Kajita M, McClinic KN, Wade PA. Aberrant expression of the transcription factors snail and slug alters the response to genotoxic stress. Mol Cell Biol. 2004;24:7559–66.

    CAS  PubMed  PubMed Central  Article  Google Scholar 

  41. 41.

    Wu WS, et al. Slug antagonizes p53-mediated apoptosis of hematopoietic progenitors by repressing puma. Cell. 2005;123:641–53.

    CAS  PubMed  Article  Google Scholar 

  42. 42.

    Katoh M, Katoh M. Identification and characterization of human SNAIL3 (SNAI3) gene in silico. Int J Mol Med. 2003;11:383–8.

    CAS  PubMed  Google Scholar 

  43. 43.

    Wang J, et al. Opposing LSD1 complexes function in developmental gene activation and repression programmes. Nature. 2007;446:882–7.

    CAS  PubMed  Article  Google Scholar 

  44. 44.

    Sanchez-Tillo E, et al. ZEB1 represses E-cadherin and induces an EMT by recruiting the SWI/SNF chromatin-remodeling protein BRG1. Oncogene. 2010;29:3490–500.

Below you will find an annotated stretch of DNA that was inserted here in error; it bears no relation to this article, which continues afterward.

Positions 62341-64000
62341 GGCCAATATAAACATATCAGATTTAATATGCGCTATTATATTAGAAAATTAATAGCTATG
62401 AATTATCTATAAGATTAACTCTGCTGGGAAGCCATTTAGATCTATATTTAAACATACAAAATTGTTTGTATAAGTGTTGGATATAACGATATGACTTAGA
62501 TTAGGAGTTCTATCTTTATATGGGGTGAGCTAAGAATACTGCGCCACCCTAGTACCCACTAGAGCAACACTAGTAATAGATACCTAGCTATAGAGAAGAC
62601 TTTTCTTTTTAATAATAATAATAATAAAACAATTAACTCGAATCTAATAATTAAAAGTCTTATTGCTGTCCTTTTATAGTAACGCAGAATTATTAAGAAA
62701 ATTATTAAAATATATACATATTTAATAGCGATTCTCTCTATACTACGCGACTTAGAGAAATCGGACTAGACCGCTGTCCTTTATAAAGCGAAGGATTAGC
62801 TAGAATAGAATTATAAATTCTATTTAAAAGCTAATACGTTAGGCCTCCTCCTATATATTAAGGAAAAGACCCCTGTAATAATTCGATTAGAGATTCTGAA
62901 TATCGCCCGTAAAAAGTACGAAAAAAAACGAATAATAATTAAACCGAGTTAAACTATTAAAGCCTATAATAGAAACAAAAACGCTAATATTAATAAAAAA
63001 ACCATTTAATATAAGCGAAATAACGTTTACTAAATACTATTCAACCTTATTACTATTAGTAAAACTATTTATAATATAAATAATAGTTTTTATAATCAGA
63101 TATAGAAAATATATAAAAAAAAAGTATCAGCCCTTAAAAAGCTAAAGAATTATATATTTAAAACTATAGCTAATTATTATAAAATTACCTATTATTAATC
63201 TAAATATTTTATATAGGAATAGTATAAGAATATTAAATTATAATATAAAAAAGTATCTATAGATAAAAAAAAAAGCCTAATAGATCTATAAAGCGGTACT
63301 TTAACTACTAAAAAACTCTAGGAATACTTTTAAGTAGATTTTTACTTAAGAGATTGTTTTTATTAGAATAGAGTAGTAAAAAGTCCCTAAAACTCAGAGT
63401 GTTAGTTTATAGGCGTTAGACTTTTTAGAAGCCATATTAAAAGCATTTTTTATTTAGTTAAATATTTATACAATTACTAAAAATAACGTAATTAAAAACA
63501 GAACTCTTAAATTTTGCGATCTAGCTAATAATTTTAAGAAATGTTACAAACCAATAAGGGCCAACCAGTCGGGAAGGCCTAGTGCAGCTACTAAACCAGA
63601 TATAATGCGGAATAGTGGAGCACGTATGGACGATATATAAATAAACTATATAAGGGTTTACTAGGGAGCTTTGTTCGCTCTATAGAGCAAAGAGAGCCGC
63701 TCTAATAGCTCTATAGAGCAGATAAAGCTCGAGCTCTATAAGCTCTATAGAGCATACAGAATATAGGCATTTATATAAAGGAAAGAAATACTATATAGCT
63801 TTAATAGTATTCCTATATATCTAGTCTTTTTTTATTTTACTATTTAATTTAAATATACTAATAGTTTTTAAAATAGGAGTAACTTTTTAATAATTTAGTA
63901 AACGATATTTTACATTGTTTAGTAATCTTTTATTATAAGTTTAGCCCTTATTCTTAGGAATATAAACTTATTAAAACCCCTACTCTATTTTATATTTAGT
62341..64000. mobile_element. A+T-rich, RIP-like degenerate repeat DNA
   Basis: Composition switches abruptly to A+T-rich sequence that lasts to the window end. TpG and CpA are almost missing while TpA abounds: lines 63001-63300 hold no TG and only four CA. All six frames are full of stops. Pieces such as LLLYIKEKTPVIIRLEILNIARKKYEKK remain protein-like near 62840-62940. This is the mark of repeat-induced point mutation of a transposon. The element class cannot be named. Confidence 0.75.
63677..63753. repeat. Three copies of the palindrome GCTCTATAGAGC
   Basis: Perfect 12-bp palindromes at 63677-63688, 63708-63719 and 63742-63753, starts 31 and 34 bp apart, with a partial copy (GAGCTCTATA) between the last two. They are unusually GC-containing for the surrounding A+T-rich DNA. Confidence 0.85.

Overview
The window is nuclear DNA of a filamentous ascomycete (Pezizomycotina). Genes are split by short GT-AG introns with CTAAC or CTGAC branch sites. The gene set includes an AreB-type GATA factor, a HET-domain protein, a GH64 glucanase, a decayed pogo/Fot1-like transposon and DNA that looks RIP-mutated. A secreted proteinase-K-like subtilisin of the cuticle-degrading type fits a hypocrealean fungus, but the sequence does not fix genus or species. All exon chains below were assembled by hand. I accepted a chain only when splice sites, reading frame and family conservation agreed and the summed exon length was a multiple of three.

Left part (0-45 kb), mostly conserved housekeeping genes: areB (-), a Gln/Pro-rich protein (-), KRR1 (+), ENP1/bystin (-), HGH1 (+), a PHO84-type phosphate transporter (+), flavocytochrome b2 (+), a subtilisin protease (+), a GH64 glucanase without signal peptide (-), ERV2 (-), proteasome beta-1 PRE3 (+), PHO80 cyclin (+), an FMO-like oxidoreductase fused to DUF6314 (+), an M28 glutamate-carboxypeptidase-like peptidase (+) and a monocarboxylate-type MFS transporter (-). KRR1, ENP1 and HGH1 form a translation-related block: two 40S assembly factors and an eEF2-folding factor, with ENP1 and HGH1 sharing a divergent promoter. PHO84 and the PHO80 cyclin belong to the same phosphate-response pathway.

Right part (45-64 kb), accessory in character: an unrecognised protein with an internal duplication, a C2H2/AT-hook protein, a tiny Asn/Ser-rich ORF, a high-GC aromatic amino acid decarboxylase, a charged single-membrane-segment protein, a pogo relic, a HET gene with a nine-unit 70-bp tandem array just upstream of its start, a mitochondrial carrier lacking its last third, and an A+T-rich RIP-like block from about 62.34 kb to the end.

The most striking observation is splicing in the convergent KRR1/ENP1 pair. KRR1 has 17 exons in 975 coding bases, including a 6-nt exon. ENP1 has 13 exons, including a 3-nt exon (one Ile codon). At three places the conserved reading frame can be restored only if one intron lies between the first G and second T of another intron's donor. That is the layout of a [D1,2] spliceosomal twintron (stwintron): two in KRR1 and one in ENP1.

CAS  PubMed  Article  Google Scholar 

  45. 45.

    Vandewalle C, et al. SIP1/ZEB2 induces EMT by repressing genes of different epithelial cell–cell junctions. Nucleic Acids Res. 2005;33:6566–78.

    CAS  PubMed  PubMed Central  Article  Google Scholar 

  46. 46.

    Comijn J, et al. The two-handed E box binding zinc finger protein SIP1 downregulates E-cadherin and induces invasion. Mol Cell. 2001;7:1267–78.

    CAS  PubMed  Article  Google Scholar 

  47. 47.

    Spaderna S, et al. The transcriptional repressor ZEB1 promotes metastasis and loss of cell polarity in cancer. Cancer Res. 2008;68:537–44.

    CAS  PubMed  Article  Google Scholar 

  48. 48.

    Dave N, et al. Functional cooperation between Snail1 and twist in the regulation of ZEB1 expression during epithelial to mesenchymal transition. J Biol Chem. 2011;286:12024–32.

    CAS  PubMed  PubMed Central  Article  Google Scholar 

  49. 49.

    Shirakihara T, Saitoh M, Miyazono K. Differential regulation of epithelial and mesenchymal markers by deltaEF1 proteins in epithelial mesenchymal transition induced by TGF-beta. Mol Biol Cell. 2007;18:3533–44.

    CAS  PubMed  PubMed Central  Article  Google Scholar 

  50. 50.

    Brabletz S, Brabletz T. The ZEB/miR-200 feedback loop--a motor of cellular plasticity in development and cancer? EMBO Rep. 2010;11:670–7.

    CAS  PubMed  PubMed Central  Article  Google Scholar 

  51. 51.

    Massague J. TGFbeta in Cancer. Cell. 2008;134:215–30.

    CAS  PubMed  PubMed Central  Article  Google Scholar